3. Sanada Yukitaka - capable of delivering devastating attacks; fierceness

Four Guardian Kings of TakedaEdit

The Four Guardian Kings of Takeda (武田四天王, Takeda Shitenou), also known as the Four Retainers of Takeda (武田の四名臣), were four generals valued by either Nobutora or Shingen. The first list of generals are for Nobutora.

  1. Itagaki Nobukata
  2. Amari Torayasu
  3. Obu Toramasa
  4. Oyamada Masatoki

Generals in this section were particularly valued by Shingen. They are also the four highly treasured amongst his Twenty-Four Generals.

  1. Nobuharu Baba
  2. Yamagata Masakage
  3. Kōsaka Masanobu
  4. Naitō Masatoyo

Five Retainers of the TakedaEdit

The Five Retainers of the Takeda (武田の五名臣) were five respected vassals who served Nobutora and Shingen. They were exceptionally brave and possessed superior military tactics.

  1. Hara Toratane
  2. Obata Toramori
  3. Takatoshi Yokota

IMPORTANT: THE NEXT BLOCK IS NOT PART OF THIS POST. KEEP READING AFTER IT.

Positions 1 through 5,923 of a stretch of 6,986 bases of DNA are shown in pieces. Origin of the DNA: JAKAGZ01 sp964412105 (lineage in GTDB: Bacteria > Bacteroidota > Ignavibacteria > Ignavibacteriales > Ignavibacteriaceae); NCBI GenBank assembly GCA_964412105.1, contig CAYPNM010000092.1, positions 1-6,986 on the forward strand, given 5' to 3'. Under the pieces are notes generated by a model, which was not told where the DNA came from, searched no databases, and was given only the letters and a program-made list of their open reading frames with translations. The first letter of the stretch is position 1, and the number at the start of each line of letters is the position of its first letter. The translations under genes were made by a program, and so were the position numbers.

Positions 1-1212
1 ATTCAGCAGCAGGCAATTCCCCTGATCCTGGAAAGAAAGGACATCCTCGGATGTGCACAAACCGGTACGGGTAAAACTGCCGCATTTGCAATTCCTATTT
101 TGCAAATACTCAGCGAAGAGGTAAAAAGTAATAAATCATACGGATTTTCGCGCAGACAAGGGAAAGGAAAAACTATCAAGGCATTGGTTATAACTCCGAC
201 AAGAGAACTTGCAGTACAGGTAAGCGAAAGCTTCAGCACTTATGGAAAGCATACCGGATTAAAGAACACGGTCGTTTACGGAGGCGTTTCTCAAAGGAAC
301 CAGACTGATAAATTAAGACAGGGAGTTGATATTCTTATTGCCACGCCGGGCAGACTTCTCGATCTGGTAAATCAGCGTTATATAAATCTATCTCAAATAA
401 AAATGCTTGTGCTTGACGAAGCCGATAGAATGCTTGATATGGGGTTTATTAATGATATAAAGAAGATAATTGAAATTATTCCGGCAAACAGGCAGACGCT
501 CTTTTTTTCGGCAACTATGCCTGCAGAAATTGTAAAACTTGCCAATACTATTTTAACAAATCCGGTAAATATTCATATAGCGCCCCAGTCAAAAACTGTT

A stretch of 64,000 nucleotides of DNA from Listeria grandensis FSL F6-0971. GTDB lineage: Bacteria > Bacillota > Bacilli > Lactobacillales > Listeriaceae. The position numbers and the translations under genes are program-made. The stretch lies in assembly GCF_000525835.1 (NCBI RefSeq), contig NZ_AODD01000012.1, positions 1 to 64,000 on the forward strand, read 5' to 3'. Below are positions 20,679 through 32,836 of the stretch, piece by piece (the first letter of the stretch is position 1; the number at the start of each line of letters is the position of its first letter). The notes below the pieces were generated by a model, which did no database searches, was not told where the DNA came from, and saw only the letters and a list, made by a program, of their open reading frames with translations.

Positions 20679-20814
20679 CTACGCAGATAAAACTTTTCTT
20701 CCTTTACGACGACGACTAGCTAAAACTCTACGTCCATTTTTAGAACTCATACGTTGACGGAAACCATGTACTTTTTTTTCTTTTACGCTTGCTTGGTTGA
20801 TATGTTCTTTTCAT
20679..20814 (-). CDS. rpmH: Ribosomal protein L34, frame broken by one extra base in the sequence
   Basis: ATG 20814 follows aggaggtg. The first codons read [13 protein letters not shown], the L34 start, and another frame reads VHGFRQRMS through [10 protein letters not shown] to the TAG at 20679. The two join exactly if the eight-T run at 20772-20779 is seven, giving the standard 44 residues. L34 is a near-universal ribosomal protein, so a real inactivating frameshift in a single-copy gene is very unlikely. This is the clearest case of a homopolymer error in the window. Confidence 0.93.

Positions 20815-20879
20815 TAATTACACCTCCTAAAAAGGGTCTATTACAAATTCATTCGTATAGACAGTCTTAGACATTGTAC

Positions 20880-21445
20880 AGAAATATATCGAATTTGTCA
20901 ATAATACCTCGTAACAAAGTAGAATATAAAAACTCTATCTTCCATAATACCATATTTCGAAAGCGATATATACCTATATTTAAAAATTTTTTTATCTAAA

4. Tada Mitsuyori
  5. Yamamoto Kansuke

Six Wise ProtectorsEdit

The Six Wise Protectors (奥近習六人衆; literally: Wise Nearby Protectors of Six People) were six men allowed to personally defend and accompany Shingen at any time. The particular term used for the title, kinju (近習), is similar but different in nature than the other word for a personal attendant, or koshō (小姓). Koshō were like bodyguards in nature and were sent to do miscellaneous errands for their masters. Kinju had the same responsibilities but were closer to their master than a koshō, as they were able to offer advice and be a part of their lord's inner circle. Excluding Amari Masatada, all of them continued to serve Katsuyori.